Presentation is loading. Please wait.

Presentation is loading. Please wait.

Inhalation disorders: training for managers

Similar presentations

Presentation on theme: "Inhalation disorders: training for managers"— Presentation transcript:

1 Inhalation disorders: training for managers

2 Contents What’s the issue? What’s the issue in our organisation? Why should we deal with inhalation problems? What are our responsibilities? How can we deal with inhalation problems? What next?

3 What’s the issue? The air in some workplaces contains hazardous substances in the form of dusts, fumes, gases and vapours If workers inhale them, they can cause breathing problems, or have a harmful effect on other parts of the body

4 What’s the issue? Symptoms can vary from mild and irritating to severe, chronic, debilitating, even death Cancer of the respiratory tract can be lethal Not all inhalation problems are caused by work Source:

5 What’s the issue? Work-related lung or breathing problems affect around 142,000 people in the UK Source:

6 What’s the issue? Inhalation problems include: irritation asthma rhinitis chronic obstructive pulmonary disease (COPD) byssinosis pneumoconiosis extrinsic allergic alveolitis cancer (including mesothelioma) inhalation fever infections asphyxiation

7 What’s the issue? Asthma One of the most common respiratory diseases Between 9 and 15 per cent of asthma in UK adults is due to occupational factors It’s characterised by periodic inflammation of the bronchi and tightening of the muscles surrounding them Source:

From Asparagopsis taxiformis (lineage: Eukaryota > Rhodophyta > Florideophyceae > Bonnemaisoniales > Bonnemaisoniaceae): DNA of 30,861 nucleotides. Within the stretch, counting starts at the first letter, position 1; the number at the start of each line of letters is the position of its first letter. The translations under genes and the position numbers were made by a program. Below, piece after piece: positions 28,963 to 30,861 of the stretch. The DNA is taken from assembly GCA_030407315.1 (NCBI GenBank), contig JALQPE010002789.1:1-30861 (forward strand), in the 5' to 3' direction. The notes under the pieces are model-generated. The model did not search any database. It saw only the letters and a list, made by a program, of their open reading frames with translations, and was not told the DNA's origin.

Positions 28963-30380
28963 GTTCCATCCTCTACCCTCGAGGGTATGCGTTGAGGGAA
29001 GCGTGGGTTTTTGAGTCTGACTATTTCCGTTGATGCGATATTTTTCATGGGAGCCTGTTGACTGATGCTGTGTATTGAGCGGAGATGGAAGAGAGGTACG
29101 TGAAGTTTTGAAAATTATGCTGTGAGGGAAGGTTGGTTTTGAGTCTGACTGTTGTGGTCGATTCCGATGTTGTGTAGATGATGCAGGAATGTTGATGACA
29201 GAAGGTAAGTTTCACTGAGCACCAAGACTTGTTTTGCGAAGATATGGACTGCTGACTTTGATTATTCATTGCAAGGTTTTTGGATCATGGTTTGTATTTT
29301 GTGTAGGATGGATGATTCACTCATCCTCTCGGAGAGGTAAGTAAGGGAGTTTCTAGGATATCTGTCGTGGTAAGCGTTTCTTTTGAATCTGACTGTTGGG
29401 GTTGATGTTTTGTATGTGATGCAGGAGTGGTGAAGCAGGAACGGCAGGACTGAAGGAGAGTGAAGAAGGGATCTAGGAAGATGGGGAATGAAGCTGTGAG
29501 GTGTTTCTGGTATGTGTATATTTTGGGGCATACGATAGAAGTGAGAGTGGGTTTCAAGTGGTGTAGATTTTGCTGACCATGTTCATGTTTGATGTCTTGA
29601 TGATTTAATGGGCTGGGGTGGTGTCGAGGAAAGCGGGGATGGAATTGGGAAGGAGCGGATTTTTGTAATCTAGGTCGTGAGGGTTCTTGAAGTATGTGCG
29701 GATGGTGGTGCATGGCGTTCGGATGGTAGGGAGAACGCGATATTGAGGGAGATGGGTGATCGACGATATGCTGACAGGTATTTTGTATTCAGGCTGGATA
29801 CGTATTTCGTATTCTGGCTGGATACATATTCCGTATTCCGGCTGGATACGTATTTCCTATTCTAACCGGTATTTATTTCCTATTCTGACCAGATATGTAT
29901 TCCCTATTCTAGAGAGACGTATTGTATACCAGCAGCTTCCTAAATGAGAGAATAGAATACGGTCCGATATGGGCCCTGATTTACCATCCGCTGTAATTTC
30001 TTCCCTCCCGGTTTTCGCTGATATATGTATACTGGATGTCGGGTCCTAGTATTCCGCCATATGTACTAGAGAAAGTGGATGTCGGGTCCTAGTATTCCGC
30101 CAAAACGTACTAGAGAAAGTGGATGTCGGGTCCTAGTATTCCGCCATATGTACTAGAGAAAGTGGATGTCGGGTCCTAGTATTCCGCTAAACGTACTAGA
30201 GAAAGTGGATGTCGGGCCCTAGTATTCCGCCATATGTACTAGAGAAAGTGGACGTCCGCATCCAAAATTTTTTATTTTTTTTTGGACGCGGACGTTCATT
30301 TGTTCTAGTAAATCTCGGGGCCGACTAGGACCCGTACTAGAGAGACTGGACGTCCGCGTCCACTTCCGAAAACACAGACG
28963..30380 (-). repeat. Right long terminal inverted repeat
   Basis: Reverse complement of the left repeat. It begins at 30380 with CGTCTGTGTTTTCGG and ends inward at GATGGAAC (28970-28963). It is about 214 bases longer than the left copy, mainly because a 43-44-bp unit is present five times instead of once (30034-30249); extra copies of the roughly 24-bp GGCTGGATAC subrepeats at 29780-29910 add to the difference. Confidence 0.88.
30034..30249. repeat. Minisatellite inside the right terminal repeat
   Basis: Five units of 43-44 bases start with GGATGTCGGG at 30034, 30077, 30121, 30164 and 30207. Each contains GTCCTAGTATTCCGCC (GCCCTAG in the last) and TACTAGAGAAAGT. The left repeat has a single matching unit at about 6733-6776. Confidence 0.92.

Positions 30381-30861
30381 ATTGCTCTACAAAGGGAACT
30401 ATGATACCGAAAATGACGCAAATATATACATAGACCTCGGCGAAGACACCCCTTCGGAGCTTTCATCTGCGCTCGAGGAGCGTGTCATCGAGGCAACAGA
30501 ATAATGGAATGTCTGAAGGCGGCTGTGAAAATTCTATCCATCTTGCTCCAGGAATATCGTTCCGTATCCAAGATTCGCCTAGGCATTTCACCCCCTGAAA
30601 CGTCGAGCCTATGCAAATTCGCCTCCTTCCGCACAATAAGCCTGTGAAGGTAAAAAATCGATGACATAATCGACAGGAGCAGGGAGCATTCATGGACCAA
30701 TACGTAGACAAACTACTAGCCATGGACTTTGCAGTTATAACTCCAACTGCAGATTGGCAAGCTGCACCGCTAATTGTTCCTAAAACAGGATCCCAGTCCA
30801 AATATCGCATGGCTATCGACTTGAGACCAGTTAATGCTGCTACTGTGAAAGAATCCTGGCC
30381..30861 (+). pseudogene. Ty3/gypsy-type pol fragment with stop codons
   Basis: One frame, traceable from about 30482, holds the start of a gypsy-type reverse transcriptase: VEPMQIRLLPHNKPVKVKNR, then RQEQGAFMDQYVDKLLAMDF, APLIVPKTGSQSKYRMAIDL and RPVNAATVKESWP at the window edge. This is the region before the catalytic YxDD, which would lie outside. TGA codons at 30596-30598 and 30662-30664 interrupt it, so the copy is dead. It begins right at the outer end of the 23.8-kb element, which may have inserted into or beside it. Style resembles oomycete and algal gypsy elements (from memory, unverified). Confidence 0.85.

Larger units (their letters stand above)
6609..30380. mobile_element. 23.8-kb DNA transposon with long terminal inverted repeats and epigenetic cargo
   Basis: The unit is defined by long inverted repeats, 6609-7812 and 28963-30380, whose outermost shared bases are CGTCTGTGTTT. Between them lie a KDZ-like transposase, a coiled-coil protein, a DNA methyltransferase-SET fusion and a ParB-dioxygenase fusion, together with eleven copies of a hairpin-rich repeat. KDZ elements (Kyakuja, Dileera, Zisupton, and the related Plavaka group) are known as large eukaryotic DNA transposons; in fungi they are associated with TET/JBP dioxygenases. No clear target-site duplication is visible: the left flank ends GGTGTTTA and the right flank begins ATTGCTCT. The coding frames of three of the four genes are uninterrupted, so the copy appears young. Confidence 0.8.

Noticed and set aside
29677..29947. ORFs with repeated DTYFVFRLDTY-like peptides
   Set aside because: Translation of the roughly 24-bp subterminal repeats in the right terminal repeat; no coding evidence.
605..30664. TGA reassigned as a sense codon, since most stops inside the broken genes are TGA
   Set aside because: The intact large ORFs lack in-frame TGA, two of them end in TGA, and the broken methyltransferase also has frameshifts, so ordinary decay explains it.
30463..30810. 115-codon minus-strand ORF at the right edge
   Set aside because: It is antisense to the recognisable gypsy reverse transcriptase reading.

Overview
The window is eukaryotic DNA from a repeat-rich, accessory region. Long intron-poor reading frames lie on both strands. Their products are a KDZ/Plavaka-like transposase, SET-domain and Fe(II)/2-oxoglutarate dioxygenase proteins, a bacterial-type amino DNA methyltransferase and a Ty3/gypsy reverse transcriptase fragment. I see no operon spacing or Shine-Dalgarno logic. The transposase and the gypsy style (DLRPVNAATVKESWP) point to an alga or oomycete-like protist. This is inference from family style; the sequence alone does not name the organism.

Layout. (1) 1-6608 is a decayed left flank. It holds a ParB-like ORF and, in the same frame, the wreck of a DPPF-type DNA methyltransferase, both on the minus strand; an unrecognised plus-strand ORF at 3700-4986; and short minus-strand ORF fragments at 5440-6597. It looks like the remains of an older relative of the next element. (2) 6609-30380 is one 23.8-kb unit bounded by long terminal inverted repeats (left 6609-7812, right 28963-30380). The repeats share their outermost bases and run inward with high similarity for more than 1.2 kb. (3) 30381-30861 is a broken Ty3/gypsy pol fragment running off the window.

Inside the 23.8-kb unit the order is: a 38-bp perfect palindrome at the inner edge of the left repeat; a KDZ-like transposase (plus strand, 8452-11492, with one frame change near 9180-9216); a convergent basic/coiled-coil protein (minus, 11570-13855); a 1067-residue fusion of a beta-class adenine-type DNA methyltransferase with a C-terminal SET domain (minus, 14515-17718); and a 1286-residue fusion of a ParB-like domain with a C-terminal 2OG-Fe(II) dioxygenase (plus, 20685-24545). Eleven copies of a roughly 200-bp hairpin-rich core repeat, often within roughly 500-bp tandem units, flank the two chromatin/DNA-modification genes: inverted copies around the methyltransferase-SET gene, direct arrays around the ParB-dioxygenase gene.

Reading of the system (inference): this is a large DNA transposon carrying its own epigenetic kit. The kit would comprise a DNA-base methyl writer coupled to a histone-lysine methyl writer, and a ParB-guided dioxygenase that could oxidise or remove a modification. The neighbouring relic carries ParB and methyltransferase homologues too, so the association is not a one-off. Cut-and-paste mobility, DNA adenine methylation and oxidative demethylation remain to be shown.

8 What’s the issue? Common causes of asthma include: chemicals, such as isocyanates and acid anhydrides biological material, such as flour dust and certain proteins Source:

9 What’s the issue? Chronic obstructive pulmonary disease (COPD) Approximately 15% of COPD is work-related Approximately 4,000 deaths a year are caused by past exposure to dusts, chemicals and fumes Chronic bronchitis and emphysema are types of COPD The most common cause is smoking Source:

10 What’s the issue? Common causes of COPD include: coal dust grain and flour dust silica dust welding fumes Some of these substances can also cause other diseases

11 What’s the issue in our organisation? Use the supplementary slide here to insert your own data Estimate of number of people exposed to inhalation risk factors Number of cases… Number of days’ work lost Insert your organisation name or logo here

12 Why should we deal with skin disorders? Legal – our responsibility under health and safety law Moral – our obligation as a good employer Financial – dealing with skin problems reduces sickness absence levels and saves money

13 What are our responsibilities? The Health and Safety at Work Act 1974 requires employers to ensure the health, safety and welfare of employees while at work The Management of Health and Safety at Work Regulations 1999 require the employer to assess risks and, where necessary, take action to ensure and safeguard health and safety, including health surveillance, if appropriate

14 What are our responsibilities? The Control of Substances Hazardous to Health Regulations (COSHH) 2002 (as amended 2004) require employers to control exposure to hazardous substances to prevent ill health

15 What are our responsibilities? Under COSHH, we must: carry out a risk assessment (Reg 6) control exposure to hazardous substances (Reg 7) have appropriate control measures, and make sure they’re maintained (Regs 8 and 9) carry out health surveillance of employees (Reg 11) give employees education, instruction and training (Reg 12)

16 What are our responsibilities? Under appendix 3 of the accompanying Approved Code of Practice: exposure to substances with the potential to cause occupational asthma should be prevented, or exposure reduced as far as is reasonably practicable